The Woodbury curriculum utilises and draws from a variety of research based developmentally sequenced, curriculum and assessment tools to provide a holistic approach to teaching and learning. Each student is assessed to determine their current strengths and weaknesses. The teaching and clinical team, in consultation with parents create an individualised education plan (IEP) guiding the teaching for the next 12 months. The IEP focuses on increasing appropriate behaviours while simultaneously decreasing inappropriate behaviours. Students who display challenging behaviours which interfere with their ability to learn and participate within a classroom setting also receive a comprehensive behaviour intervention plan. This plan focuses on specific behaviours, why they are happening and how to teach appropriate alternatives therefore replacing and decreasing the behaviour.
All students at Woodbury are assessed across the following skill repertoires:
Communication: The ability to communicate covers a wide number of skills and repertoires; Woodbury works closely with our “in house” speech pathologist to develop a speech and language intervention appropriate to each student. Some areas of focus include making requests, articulation, augmented communication systems, labelling items, expressing wants, needs and emotions, answering questions and gaining attention.
Group skills and classroom participation: The ability to learn and participate within a group setting is one which all of our students will require throughout their education and beyond.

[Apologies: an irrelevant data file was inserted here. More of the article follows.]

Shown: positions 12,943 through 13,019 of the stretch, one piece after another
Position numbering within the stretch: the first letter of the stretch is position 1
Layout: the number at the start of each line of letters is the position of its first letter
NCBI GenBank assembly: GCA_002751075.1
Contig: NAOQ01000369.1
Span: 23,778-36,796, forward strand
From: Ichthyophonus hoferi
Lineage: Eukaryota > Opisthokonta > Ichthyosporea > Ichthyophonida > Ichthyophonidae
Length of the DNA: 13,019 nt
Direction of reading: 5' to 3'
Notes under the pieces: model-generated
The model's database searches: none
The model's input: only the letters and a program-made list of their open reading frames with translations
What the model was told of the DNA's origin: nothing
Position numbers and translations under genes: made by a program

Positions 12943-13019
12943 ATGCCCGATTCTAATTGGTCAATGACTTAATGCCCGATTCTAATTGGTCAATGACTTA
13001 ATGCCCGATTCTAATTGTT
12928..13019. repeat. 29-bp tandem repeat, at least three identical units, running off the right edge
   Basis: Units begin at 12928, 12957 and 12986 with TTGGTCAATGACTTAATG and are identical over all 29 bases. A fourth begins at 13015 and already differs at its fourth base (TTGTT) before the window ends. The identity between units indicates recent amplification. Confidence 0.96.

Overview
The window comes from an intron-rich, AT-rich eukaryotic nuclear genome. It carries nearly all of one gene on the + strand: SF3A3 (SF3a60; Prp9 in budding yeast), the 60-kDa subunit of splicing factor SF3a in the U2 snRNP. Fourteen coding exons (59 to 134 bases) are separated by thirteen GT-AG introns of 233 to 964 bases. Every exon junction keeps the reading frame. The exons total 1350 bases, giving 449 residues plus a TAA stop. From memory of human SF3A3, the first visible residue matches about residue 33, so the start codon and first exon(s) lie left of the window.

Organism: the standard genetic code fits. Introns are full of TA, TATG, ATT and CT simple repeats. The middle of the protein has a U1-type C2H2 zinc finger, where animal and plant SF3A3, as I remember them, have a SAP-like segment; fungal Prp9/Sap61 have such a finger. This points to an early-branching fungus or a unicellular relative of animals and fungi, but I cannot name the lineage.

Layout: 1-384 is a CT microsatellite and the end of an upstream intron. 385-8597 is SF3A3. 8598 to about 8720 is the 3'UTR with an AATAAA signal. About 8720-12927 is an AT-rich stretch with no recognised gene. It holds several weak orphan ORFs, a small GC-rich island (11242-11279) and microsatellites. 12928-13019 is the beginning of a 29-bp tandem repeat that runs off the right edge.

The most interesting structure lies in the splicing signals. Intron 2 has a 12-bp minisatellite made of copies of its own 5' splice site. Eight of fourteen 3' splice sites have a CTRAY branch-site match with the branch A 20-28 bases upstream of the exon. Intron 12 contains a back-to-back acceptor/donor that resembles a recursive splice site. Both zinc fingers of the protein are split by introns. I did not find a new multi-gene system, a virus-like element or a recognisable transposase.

Learning in a group is not as simple as listening and following the rules it requires students to be able to:
- attend for extended periods,
- observe their peers and learn from them,
- wait, take turns,
- discriminate between instructions,
- generalise across concepts and
- independently manage their own behaviour, schedule and learning tasks.
Each group skill required is systematically broken down into smaller, manageable steps to allow successful teaching.
Academic literacy and numeracy: As a school we are required to report upon the key learning areas as set out by the New South Wales curriculum. Being a school of a special kind, we have some leniency in the selection of appropriate targets for students allowing us to teach across a broad range of pre-requisites and academic skills to suit each student’s individual needs.
Social skills and play skills: Play and social skills go beyond the ability to appropriately engage in leisure activities; the ability to interact with the everyday environment, to learn through play and to learn from others are all key skills in each student’s development.
Daily living skills: Independence in a variety of daily living skills is important to both school and community participation. Where appropriate, Woodbury includes daily living skills in their curriculum, working on tasks such as toileting, dressing and eating independently.